Are You Insulted By Your Job Title?
I think it's time we changed the term "politically correct." It sounds so stuffy. How about "socially relevant"? That makes more sense. When it comes to job titles, they've been evolving for decades -- and while it is fun to watch 'Mad Men' on television and get all retro, I'm sure most women are glad they've gone from "my girl" to "secretary" to "executive assistant."
The job title tide began to turn sometime in the 1970s with the advent of the Equal Rights Amendment (ERA), but became most prevalent in the '80s and '90s when waiters and waitresses became servers; garbage truck drivers were suddenly sanitation engineers; mailmen morphed into mail carriers; secretaries became administrative or executive assistants, and so on.
Ten years into the new millennium, what's next step in this linguistic evolution? Will sanitation engineers become recycling operatives? How about swapping out server for ambulatory sustenance facilitator? Where do we start to draw the line? (Maybe the Twitter revolution will actually help shorten job titles!)
Here are several job titles which were deemed drab or demeaning (and in some cases downright sexist) by society, and what they are now:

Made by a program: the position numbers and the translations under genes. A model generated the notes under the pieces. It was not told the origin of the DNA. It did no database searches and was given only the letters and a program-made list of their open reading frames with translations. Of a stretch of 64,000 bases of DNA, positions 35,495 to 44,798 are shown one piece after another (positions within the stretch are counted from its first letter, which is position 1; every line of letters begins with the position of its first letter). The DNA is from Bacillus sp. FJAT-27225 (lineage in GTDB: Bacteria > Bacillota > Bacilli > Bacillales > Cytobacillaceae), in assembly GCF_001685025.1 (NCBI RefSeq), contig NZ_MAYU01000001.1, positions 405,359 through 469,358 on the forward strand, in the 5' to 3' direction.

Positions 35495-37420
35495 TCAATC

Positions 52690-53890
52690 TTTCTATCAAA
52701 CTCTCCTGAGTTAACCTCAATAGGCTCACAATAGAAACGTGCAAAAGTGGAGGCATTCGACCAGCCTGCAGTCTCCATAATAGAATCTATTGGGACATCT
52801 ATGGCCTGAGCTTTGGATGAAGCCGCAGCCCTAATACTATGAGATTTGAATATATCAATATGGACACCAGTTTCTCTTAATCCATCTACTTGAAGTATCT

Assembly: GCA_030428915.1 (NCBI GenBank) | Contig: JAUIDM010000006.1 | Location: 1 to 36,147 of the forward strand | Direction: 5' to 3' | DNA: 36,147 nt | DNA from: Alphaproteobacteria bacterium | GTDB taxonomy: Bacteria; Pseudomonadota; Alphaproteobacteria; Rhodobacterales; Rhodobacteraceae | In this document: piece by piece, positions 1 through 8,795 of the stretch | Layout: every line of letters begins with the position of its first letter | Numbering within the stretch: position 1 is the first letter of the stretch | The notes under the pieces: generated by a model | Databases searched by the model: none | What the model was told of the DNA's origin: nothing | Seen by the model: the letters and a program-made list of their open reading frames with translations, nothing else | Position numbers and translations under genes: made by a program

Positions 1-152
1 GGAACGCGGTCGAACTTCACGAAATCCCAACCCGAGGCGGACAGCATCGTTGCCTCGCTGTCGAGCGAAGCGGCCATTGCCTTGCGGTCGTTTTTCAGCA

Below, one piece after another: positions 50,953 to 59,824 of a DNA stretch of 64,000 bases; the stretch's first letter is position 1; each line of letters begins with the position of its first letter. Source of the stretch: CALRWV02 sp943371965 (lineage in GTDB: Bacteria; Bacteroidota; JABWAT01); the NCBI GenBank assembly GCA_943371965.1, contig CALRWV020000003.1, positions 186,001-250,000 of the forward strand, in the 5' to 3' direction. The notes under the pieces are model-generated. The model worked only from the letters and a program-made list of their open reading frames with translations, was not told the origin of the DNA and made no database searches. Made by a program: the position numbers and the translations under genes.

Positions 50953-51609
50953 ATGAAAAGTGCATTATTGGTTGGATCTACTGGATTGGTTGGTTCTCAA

|Entry-Level||Jr. [Insert Grandiose Title Here]|
|Garbage Man||Sanitation Engineer|
|Networker||Web Communications Specialist|
|Nurse||Health Care Specialist|
|Payroll Clerk||Human Resource Specialist|
Do you have another example? Please share in the comments below.
Related Stories from Examiner.com:
- 30 Funny and Terrible Job Titles
- Job Title Inflation Reaches Alarming Levels
- Czar is a Nickname, Not a Job Title...
Staci Layne Wilson is a freelancer in the entertainment and fashion field. She blogs about the celebrities she interviews at I Dress, Therefore I Blog and tweets about her coffee breaks at Twitter / StaciWilson.
What's more, she had her first article published in a national magazine when she was 12, and has been writing professionally ever since.
She's had seven novels published, as well as three non-fiction books. Staci writes regularly for L'Ecran Fantastique Magazine, is an Editor-At-Large for Buzzine Magazine, and has several online outlets for her movie reviews and celebrity interviews. She is an on-camera reporter for TV-Wire and the SyFy Channel. Her website is (appropriately enough) StaciLayneWilson.com.